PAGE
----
If the pot rack was your addition to the kitchen, take it down, remove the 2X4 and carefully repair any holes left in the walls. You should also touch up and/or repaint the affected wall with the exact, original paint color. You can take a paint chip to a paint store and get a match.

Either that, or offer to sell the pot rack to the landlord.

If you replaced old towel racks and curtain rods with new racks and rods, you should have saved the old ones to reinstall.

The “fixture” rule does apply to items you removed and replaced. You cannot leave a hole in the wall where you substituted a light fixture, but failed to save the old one to reinstall. Same with curtain rods and towel racks. You cannot leave a blank wall, even completely repaired, if there was something on the wall that was included in your original lease.

Frankly, sometimes it’s easier. less time-consuming and less expensive to leave items like curtain rods and towel racks. That is, unless you installed some Pottery Barn racks that set you back half a month’s rent.

Take photos of questionable areas before you move.

If the landlord keeps your security deposit and you sue him in Small Claims Court, imagine a scenario in which the judge asks the landlord two questions. Did the house come with a pot rack? Is the area where the pot rack damaged in any way? If the judge fails to ask those questions, request that she ask them.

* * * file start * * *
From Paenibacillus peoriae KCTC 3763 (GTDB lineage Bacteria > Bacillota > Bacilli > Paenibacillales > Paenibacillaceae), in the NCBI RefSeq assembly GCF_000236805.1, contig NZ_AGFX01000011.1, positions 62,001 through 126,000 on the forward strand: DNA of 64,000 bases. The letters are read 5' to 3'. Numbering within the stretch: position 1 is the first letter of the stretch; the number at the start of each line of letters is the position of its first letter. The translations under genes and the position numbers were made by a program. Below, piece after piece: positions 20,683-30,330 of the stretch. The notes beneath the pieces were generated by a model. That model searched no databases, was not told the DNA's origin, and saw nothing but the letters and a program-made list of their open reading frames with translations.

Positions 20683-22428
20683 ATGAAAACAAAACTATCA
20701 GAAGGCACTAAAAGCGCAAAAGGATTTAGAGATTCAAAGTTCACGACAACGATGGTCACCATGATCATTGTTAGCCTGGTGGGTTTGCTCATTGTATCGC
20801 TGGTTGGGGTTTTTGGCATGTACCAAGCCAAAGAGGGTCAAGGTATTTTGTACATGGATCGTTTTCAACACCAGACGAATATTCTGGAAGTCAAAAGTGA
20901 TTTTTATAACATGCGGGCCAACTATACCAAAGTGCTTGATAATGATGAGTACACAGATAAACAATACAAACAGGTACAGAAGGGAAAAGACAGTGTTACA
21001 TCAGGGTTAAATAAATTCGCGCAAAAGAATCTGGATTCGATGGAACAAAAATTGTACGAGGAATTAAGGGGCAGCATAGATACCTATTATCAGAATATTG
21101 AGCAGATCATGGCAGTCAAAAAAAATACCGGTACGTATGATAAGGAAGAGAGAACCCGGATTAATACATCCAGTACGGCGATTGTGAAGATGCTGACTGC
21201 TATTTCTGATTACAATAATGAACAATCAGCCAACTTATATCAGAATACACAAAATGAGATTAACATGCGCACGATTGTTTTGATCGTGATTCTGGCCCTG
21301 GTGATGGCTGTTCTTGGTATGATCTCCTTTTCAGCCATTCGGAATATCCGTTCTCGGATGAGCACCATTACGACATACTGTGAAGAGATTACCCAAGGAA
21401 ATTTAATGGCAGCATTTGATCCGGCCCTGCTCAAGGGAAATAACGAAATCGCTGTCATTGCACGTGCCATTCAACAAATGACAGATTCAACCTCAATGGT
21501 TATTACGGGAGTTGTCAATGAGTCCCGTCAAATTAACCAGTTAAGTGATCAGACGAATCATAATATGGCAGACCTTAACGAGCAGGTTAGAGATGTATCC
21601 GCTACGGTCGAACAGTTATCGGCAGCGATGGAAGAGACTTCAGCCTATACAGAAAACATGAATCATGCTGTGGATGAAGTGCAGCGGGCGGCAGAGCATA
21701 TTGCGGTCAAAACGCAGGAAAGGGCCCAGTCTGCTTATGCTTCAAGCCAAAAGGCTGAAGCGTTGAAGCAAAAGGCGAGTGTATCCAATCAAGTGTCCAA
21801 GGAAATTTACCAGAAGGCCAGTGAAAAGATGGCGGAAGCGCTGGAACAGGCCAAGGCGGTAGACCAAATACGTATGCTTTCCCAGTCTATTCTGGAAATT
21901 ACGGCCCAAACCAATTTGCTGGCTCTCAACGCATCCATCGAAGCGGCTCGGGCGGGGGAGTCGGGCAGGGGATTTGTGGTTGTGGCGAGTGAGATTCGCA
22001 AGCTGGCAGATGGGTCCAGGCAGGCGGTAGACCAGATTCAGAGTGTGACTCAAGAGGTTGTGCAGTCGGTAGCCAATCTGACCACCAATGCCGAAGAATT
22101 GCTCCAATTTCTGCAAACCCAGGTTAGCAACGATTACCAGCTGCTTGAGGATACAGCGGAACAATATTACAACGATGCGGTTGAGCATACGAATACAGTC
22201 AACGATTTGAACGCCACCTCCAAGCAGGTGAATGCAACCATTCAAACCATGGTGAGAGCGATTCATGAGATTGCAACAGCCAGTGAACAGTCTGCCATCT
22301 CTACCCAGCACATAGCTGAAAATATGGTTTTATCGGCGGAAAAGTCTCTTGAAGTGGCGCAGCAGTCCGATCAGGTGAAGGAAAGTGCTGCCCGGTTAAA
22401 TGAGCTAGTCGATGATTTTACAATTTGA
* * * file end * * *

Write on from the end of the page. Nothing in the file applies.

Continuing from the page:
If you are considering suing the landlord, take your documentation to the San Francisco Tenants Union and ask them to advise you how to proceed.

Call the Tenant Lawyers now for a free consultation.
(415) 552-9060

Can My Landlord Hang On To My Deposit For Utility Bills?

Can My Landlord Hang On To My Deposit For Utility Bills?

Can My Landlord Hang On To My Deposit For Utility Bills?

My husband and I vacated an apartment in the Marina district in May.  We paid rent for 6 days more than we stayed in the apartment We have not received our deposit back even though California law states the landlord has 21 days.